LEWISVILLE — It's Christmastime, and at Eagle Gun Range in Lewisville, that means pictures with Santa and his gun.
Gun range owner Nancy Prince called it a "child-friendly" event. "I think it's extremely important to train children, to educate them, and take the mystery out of the guns," she said.
But don't tell that to Rev. Peter Johnson, a strong advocate of stricter gun control. He thinks kids and guns sends a wrong message. "We have to begin to talk about our love affair with violence," he said.
Johnson believes violence in America would decrease if it was harder to obtain weapons. He's helped take 22,000 guns off the streets in the past two decades during gun buy-backs.
"We are not going to be able to take all the guns out of Americans' hands, but we must begin to talk to America about violence itself," he said.
The owners of Eagle Gun Range say they don't advocate violence; they have numerous gun safety classes.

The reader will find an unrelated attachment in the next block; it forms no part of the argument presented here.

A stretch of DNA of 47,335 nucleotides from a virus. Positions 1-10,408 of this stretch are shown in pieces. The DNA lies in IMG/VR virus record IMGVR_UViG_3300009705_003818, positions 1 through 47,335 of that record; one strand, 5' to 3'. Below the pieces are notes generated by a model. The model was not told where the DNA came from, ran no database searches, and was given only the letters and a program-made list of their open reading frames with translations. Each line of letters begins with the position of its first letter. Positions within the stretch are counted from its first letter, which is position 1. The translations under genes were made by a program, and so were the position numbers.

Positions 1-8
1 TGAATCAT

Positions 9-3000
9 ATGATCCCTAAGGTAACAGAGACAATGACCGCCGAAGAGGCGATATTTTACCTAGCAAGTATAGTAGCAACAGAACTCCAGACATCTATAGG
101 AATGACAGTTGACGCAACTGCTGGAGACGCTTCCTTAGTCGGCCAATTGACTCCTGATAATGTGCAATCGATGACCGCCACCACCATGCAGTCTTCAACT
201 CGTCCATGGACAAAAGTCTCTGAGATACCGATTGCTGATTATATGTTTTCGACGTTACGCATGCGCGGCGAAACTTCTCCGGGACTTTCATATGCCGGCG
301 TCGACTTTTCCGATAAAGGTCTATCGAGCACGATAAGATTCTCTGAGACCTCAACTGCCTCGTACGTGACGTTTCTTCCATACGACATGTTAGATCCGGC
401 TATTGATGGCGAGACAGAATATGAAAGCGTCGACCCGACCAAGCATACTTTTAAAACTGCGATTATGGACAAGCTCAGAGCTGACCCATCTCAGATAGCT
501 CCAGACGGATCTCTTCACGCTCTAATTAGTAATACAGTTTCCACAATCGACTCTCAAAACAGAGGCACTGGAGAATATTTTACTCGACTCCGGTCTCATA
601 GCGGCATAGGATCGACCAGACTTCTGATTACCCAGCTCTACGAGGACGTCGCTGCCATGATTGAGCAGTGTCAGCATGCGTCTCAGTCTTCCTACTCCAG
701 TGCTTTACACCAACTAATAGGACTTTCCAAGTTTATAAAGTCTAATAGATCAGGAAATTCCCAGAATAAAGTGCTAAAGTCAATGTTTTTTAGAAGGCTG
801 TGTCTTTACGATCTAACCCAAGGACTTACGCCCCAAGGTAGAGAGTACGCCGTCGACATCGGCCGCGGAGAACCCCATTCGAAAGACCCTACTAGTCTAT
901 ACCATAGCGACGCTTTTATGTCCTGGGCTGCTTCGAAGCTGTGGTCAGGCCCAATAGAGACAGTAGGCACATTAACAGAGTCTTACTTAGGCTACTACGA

"That's one of the reasons we opened the range: To educate children to train in the correct way to use them," Prince said. "It can be a fun sport. It doesn’t have to be a dangerous sport."
Gun rights advocates say the problem is the person behind the gun, not the weapon itself.
"If people want to hurt another person, they can use a baseball bat," Prince said.
"The difference is, the baseball bat is for hitting a baseball... a gun is for killing people," Johnson said.
While the two sides differ about what needs to be done, both say they are united in pain and anger about what happened in Connecticut, and both believe something has to be done so no more innocent children die in schools.